I am going to start going for a walk
I have told myself this several times in the past. Guess what happens? I forget to go for a walk the next day. I enjoy walking. I know the many benefits of walking. I have good walking shoes. I have some great paths to walk on within minutes of my house. So why don’t I go for a walk? Its because I don’t set myself a reminder.
The 3 parts to every habit.
Every habit consists of 3 parts:
The reminder (or trigger) is what initiates a habit.
The routine is the habit itself.
The reward is the desirable consequence of doing the habit.
You can pick a perfect habit with an awesome reward, but if you don’t have a reminder you will never do it. Its like having a light bulb without a light switch or a power engine without an ignition. Unless you have something to make it start, the rest doesn’t matter.
Time is the most common habit reminder. For example waking up in the morning reminds you to have a coffee, get in the shower, and eat breakfast. Your tummy may tell you its time to go get a cookie for an afternoon snack at 3.00pm. Or you may sit down to watch American Baking Challenge at 8.00pm every Thursday.
If you want to change a bad habit, its good to identify the “time” (or “times”) you normally do the routine. Then replace the “bad” habit for a “good” one. For example if you eat a whole bag of chips while you watch American Baking Challenge, replace it with an apple, or do jumping jacks.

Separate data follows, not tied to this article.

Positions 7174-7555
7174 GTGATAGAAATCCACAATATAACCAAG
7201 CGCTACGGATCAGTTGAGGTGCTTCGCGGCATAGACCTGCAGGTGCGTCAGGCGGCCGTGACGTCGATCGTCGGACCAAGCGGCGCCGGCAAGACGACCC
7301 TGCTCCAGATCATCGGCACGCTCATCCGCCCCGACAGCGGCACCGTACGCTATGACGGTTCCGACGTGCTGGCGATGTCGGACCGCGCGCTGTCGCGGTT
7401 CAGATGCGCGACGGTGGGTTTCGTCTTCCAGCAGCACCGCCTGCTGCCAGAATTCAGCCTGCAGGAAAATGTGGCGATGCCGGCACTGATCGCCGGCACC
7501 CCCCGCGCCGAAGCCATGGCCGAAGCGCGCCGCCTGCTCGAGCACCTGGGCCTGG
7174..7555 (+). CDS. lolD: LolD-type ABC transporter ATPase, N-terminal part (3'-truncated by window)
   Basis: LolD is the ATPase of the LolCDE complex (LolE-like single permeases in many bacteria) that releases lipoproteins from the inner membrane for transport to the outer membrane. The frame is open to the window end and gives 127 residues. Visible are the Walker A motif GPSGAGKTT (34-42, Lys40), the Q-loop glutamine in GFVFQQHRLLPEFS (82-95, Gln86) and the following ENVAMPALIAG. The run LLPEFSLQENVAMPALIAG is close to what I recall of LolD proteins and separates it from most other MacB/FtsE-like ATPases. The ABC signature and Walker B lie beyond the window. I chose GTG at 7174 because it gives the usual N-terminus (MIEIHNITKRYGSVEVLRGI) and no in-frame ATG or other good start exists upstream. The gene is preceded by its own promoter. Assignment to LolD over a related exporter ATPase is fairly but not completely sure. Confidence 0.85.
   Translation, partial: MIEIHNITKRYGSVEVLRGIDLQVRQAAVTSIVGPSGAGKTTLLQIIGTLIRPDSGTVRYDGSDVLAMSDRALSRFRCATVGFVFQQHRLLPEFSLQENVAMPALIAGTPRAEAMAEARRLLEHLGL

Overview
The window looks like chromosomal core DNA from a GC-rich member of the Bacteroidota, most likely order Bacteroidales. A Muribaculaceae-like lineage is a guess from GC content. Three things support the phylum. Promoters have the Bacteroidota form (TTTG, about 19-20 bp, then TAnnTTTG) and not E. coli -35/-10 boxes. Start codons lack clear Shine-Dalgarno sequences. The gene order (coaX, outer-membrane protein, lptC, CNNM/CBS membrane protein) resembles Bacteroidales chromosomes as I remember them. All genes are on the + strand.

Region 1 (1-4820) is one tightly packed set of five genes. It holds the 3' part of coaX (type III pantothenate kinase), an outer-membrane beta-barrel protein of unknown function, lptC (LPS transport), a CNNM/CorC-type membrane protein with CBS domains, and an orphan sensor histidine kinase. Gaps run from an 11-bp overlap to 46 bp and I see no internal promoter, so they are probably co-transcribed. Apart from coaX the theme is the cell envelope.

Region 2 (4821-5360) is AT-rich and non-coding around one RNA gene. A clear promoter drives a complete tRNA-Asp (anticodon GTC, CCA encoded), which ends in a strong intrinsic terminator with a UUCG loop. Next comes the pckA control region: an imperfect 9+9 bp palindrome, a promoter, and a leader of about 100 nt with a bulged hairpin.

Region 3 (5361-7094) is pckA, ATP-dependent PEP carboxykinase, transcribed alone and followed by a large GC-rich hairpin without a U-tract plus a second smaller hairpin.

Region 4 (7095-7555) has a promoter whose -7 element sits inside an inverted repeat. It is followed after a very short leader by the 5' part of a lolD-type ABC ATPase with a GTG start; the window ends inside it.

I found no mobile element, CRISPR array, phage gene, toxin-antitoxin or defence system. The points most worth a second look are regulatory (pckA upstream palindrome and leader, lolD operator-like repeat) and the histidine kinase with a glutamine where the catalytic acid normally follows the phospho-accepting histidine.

Locations are often overlooked reminders for habits. For example, when you walk in the kitchen do you always check the snack cupboard to see what’s in it? Or when you are at work do you get something from the vending machine every time you walk past it? Or do you start singing to yourself when you get in the shower?
When you have a location change forced upon you – for example getting a new job or moving to a new house, this is the perfect opportunity to create new habits.
Also, if you successfully start the habit of going for a run after work every day but aren’t losing weight as you wanted to, look at some of your location reminded routines like eating 3 candy bars a day because the vending machine is right by your office.
Habits do not live in isolation. One habit often triggers another habit. For example brushing your teeth can remind you to do the habit of flossing. Or a new text message reminder on your phone may trigger you to also check facebook.
Linking a new habit to an old one is a fantastic way to increase your chances of success. This technique is called “habit stacking.” For example, if you do your grocery shopping every Saturday morning and there happens to be a gym next door, you could use the grocery shopping habit to get you to go to the gym. Or if you take your kids to baseball every Wednesday at 4.00pm, you can use that to start the habit of going for a run.
As you think about the next new habit you want to build, make sure you pick a strong reminder for it.